Setup OSC communication for Photoshop

Next Post →

Overview and Requirements

In this post, we’ll setup Photoshop to use OSC (Open Sound Control).

We’ll use a Generator plugin called Openbuttkiss, which gives OSC messages access to Photoshop’s API. More specifically, when an OSC message with an argument of 1 is recieved, the foreground and background colors are swapped. Utilized by this plugin is a Nodejs module that provides the protocols to communicate via OSC. I made the plugin to demonstrate this sort of integration at its most fundamental level; it is left simple and concise. Expansion will come later.

I used some code from Tom Krcha’s getting-started-plugin - this provided a good foundation for my plugin and the features I would add. Big thanks to him and the others out there that made great tutorials employing Photoshop-Generator and Nodejs:

The purpose of writing this post is to explain and understand the OSC implementation that is happening in my plugin. I’d like to clear up any areas of the code that are prone to confusion, and that may have caused myself some frustration.

To follow along, you’ll need:

Photoshop CC, Generator-Core, Node.js, Osculator, Openbuttkiss


  1. Download openbuttkiss.

  2. In terminal, cd to the plugin folder (openbuttkiss) and run npm install to download any dependencies.

  3. Follow one of the methods below to set up the plugin with a Photoshop Generator.

Built-in Generator

Place the plugin inside the Photoshop Plug-ins folder:

Applications/Adobe Photoshop CC/Plug-ins/Generator

Built-in Generator plugin location

Open Photoshop. Go to Photoshop > Preferences > Plug-ins and check Enable Generator. You may need to restart Photoshop for this to take effect.

External Generator

Run the plugin from a locally cloned generator-core library (think of this as our external generator, which exists outside of the Photoshop application). Don’t forget to npm install, to grab all the generator-core dependencies. My workflow when using this library consists of having all my plugins inside the generator-core plugins folder:

External Generator plugin location

In terminal, cd to generator-core and run:

node app.js -f test/plugins/openbuttkiss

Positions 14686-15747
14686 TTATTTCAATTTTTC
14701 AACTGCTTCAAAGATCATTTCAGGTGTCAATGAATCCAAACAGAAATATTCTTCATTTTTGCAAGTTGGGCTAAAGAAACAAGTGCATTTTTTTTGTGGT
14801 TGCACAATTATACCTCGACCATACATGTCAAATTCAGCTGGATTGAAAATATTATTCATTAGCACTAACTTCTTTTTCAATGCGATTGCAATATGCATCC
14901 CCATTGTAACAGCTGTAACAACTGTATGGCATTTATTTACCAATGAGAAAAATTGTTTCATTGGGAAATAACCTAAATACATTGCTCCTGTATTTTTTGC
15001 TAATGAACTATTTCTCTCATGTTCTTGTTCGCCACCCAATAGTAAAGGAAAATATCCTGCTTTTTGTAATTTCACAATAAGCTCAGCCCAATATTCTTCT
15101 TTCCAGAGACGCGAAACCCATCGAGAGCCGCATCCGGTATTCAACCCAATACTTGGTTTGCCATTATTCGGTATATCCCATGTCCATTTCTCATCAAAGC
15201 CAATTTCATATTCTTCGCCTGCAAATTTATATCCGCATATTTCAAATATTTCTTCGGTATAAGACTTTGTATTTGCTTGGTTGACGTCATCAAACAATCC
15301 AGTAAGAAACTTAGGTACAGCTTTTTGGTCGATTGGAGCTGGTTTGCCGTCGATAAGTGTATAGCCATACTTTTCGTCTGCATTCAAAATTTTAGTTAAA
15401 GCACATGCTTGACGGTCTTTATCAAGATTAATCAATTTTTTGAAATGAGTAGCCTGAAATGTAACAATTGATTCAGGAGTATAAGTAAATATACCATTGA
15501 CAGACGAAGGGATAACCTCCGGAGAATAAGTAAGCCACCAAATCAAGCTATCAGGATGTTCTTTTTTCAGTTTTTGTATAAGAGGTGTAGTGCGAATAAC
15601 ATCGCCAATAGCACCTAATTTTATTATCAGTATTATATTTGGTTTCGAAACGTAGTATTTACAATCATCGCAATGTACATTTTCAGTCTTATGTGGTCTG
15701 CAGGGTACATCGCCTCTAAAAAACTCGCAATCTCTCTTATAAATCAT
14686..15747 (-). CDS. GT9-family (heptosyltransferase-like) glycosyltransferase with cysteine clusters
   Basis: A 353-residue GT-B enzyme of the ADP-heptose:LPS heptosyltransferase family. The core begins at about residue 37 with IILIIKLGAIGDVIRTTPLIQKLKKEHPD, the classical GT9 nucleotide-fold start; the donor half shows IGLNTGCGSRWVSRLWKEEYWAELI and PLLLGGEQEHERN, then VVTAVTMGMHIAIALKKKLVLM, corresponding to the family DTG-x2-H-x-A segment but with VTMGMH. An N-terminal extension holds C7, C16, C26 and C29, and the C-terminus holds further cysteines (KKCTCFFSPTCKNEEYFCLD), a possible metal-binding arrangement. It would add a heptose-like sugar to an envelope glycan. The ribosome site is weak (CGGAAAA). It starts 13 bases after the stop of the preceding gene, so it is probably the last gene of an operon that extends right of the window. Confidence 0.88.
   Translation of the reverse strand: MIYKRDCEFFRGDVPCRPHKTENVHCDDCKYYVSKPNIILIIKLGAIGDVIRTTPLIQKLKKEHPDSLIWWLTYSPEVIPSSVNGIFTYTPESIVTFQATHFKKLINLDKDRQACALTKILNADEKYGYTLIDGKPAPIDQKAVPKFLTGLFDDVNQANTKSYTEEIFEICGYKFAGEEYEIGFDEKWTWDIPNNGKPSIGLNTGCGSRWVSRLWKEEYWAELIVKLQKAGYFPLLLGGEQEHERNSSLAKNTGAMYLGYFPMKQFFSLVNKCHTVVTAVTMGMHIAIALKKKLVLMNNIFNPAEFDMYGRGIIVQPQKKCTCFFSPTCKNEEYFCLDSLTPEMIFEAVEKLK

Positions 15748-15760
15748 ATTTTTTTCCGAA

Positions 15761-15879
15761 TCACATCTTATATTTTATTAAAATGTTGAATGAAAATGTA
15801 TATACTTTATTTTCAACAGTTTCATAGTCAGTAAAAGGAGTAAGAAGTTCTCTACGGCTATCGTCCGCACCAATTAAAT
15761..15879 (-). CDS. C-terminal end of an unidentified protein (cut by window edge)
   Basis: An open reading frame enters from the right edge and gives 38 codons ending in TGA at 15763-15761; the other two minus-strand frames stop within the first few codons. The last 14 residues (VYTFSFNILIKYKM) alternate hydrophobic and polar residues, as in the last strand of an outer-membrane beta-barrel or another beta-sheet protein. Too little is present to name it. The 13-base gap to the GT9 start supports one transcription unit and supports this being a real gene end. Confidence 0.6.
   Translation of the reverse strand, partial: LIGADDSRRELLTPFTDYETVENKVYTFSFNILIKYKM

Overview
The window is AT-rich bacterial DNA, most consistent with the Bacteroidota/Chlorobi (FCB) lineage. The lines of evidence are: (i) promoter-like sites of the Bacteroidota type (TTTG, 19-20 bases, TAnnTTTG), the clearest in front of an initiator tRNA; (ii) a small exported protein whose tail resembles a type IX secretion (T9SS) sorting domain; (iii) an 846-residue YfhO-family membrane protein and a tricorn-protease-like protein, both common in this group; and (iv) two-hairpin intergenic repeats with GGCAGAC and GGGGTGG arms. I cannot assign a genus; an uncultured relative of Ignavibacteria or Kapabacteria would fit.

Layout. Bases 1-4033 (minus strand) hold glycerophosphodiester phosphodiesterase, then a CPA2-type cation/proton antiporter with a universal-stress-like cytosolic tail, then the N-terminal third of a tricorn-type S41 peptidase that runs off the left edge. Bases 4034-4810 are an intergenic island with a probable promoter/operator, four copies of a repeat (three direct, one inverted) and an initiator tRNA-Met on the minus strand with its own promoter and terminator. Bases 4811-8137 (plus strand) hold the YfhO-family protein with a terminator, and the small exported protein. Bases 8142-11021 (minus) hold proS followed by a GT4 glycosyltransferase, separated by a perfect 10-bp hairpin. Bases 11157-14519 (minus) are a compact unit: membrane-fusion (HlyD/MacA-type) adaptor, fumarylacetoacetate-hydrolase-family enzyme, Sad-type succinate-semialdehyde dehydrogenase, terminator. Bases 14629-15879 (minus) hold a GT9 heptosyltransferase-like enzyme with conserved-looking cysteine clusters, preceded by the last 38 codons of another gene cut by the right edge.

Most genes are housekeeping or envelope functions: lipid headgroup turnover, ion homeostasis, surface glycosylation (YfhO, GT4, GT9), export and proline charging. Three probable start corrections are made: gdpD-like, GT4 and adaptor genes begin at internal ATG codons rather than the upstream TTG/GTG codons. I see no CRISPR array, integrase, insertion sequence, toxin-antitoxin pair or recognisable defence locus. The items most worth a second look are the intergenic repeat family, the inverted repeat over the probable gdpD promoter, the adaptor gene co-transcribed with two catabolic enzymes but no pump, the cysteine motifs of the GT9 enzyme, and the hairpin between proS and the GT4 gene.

This app.js contains all the magic needed to run our plugin. The plugin location is specified at the end of the command.

Photoshop can use Built-in and External Generators to process a plugin; each generator provides a slightly different workflow. Regardless of which generator is being used, the plugin should produce the same results. Be aware that conflicts may arise when using both internal and external generators. In my experience, I had to disable the built-in generator to properly run openbuttkiss with the external generator.

Read more on Photoshop Generators and the Generator Architecture.


After completing the above steps, openbuttkiss should now be available for use. In Photoshop, select the plugin from the drop down menu:

File > Generate > openbuttkiss

Plugin being run by the Built-in Generator

built-in generator running our plugin

Plugin being run by an External Generator

external generator running our plugin

When selected, the plugin name in the Generate dropdown menu should be checked, telling us and Photoshop that it’s enabled. To disable the plugin, select it again.

Now that we’re running openbuttkiss, we are ready to send it some OSC action. We’ll need to use a program that can handle sending/recieving OSC messages. Here, I’ll be using Osculator, which is free and fully functional to download, minus the 20 second timeouts.

Configuring Osculator

  1. Open up Osculator.

  2. Go to View > Parameters, or click on the Parameters icon. This page stores any OSC addresses we plan on communicating to, with each address, being stored as a target. Under the OSC URL or choice from gear menu column, double click on the empty address slot of target #1. Type in:


    Osculator address

  3. Click the + symbol located in the bottom left corner of the Parameters page. Close the Parameters page.

  4. Go to Routing > Manually Create Message... Name it whatever you want and hit ok. A new message appears in the application window.